Greenfield along with Cutting Tools Chicago aka General Cutting Tools is illustrating some tech tips for use in your shop. Four basic design features are incorporated into the design of all cutting tools, including taps. They are cutting face (hook), relief, base material, and surface treatment or coating. This tip discusses hook and relief. The cutting face, or hook, is that portion of the tap flute between the major and minor diameter of the thread that cuts or shears the workpiece material. The entry angle of the cutting face into the workpiece material is measured in degrees, from positive to negative, from a perpendicular reference line through the axis of the tool. Positive hooks are used for soft materials such as aluminum, mild steel and stainless that produce continuous (stringy) chips. Due to the positive angle, the cutting faces are fragile and may chip easily. Negative hooks are used for materials that produce broken or powder chips, or those that have been hardened. This type of cutting face is much stronger and is less prone to chipping.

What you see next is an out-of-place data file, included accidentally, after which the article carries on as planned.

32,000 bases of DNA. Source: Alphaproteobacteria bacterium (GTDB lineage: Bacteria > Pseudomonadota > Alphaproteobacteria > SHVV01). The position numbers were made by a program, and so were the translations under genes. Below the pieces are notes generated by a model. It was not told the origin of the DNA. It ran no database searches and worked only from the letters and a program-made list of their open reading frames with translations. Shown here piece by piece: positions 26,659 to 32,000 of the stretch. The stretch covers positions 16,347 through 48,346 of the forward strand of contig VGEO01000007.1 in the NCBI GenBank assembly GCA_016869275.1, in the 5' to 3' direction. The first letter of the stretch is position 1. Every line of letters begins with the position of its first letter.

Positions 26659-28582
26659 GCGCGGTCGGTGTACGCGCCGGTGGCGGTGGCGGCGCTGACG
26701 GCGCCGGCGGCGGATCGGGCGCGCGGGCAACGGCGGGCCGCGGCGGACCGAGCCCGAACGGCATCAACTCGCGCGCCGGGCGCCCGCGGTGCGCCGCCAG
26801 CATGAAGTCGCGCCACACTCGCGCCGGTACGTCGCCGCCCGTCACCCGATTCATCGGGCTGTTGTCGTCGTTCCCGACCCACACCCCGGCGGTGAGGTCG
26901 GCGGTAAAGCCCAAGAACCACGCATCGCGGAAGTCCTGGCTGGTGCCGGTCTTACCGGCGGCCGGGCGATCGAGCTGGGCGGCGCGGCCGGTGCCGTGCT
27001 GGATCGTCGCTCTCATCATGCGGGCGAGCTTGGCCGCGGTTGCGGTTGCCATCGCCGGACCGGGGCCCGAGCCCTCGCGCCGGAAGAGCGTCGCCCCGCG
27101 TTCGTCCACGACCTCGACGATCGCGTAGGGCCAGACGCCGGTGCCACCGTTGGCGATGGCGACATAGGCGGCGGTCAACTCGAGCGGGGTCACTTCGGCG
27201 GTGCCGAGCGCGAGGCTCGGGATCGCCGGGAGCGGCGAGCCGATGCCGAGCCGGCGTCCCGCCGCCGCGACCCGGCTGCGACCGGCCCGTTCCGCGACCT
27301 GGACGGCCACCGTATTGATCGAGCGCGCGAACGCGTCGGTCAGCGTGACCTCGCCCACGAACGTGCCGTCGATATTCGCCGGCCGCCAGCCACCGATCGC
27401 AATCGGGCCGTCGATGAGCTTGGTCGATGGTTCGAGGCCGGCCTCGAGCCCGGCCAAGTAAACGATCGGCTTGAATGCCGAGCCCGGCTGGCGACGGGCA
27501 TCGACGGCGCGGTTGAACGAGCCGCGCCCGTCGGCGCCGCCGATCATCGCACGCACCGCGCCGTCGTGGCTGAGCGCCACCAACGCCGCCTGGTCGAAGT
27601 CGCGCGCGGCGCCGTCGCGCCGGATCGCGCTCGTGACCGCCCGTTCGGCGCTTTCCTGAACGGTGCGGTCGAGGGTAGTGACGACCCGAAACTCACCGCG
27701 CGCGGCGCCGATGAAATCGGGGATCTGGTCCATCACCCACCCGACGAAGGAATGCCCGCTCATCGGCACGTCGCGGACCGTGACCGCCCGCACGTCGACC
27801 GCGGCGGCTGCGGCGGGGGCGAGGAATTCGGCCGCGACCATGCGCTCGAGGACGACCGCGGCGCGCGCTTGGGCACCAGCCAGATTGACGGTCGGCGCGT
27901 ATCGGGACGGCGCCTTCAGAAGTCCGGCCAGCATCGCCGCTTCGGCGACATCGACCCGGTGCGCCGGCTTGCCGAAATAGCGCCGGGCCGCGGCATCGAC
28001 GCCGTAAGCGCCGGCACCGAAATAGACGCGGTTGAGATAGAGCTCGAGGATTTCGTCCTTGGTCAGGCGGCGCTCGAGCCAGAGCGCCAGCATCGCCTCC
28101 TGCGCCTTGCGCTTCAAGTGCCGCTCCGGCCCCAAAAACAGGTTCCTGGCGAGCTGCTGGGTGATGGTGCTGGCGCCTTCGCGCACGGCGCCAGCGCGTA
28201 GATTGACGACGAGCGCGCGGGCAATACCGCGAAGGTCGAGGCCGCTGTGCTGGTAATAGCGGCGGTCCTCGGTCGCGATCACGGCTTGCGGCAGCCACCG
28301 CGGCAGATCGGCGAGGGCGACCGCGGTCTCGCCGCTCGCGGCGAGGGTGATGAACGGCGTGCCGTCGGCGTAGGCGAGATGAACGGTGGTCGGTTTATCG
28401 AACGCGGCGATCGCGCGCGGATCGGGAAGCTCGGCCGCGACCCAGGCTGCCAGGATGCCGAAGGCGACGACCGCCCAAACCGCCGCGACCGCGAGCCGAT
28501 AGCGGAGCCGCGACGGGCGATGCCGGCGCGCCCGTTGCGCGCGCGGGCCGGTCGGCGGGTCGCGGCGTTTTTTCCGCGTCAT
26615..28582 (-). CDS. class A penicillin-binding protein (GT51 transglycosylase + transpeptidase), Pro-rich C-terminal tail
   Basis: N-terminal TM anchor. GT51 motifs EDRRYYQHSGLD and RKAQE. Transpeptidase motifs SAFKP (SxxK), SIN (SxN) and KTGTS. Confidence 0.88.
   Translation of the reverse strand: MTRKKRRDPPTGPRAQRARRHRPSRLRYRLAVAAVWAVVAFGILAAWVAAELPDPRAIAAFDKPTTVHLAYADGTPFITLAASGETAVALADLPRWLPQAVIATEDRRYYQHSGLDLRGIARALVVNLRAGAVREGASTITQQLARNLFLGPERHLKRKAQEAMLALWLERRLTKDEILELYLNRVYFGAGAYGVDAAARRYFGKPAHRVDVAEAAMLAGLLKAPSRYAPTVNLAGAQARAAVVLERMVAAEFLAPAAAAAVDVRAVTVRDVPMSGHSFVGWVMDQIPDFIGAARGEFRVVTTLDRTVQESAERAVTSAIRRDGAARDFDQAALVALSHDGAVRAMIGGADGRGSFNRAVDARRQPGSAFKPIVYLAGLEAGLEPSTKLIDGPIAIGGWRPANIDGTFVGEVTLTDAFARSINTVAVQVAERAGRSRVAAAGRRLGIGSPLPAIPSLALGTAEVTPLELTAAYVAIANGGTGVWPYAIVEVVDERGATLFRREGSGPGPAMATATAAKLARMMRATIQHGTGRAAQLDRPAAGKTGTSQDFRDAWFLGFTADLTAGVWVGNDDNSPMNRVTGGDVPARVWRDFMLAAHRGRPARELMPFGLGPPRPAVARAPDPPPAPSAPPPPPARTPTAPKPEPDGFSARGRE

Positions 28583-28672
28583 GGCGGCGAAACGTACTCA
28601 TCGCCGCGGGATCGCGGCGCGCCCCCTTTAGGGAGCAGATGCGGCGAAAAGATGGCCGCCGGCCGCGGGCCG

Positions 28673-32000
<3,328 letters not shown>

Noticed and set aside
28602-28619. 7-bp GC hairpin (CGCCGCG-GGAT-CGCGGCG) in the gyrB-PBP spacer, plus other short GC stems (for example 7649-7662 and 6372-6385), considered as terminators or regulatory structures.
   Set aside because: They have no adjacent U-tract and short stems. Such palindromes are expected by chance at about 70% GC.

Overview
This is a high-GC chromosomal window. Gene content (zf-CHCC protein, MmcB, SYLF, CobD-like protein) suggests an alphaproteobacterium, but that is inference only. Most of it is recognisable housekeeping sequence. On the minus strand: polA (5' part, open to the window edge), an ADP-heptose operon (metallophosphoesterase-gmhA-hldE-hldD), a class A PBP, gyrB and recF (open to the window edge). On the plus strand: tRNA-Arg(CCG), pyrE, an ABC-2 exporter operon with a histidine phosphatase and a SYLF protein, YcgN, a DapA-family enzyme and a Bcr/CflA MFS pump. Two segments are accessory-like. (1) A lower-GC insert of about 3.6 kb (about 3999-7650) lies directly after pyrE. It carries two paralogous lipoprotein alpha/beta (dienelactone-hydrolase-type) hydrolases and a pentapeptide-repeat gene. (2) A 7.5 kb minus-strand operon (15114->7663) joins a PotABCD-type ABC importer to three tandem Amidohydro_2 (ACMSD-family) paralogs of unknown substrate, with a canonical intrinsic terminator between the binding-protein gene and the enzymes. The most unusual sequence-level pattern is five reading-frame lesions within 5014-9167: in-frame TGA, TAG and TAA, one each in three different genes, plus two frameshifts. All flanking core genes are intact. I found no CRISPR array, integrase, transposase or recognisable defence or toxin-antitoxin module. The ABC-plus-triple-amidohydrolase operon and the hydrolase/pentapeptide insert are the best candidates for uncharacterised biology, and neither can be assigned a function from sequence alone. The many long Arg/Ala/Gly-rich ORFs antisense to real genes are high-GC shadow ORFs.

The relief of a tap may be found on the chamfer’s major diameter (required for tapping), or in the threads, in the form of radial clearance or back taper. Radial or thread relief is the thinning of the tooth from the cutting face to the heel to relieve cutting pressures and friction across the land of the tap. Thread relief is applied for materials that are tough, hard, or have high elastic memory (shrinks or squeezes the tap creating friction). Back taper is the reduction of the major, pitch, and minor diameters from the first thread at the front of the tap to the last thread near the shank. While thread relief is applied for specific applications, back taper is applied to all taps.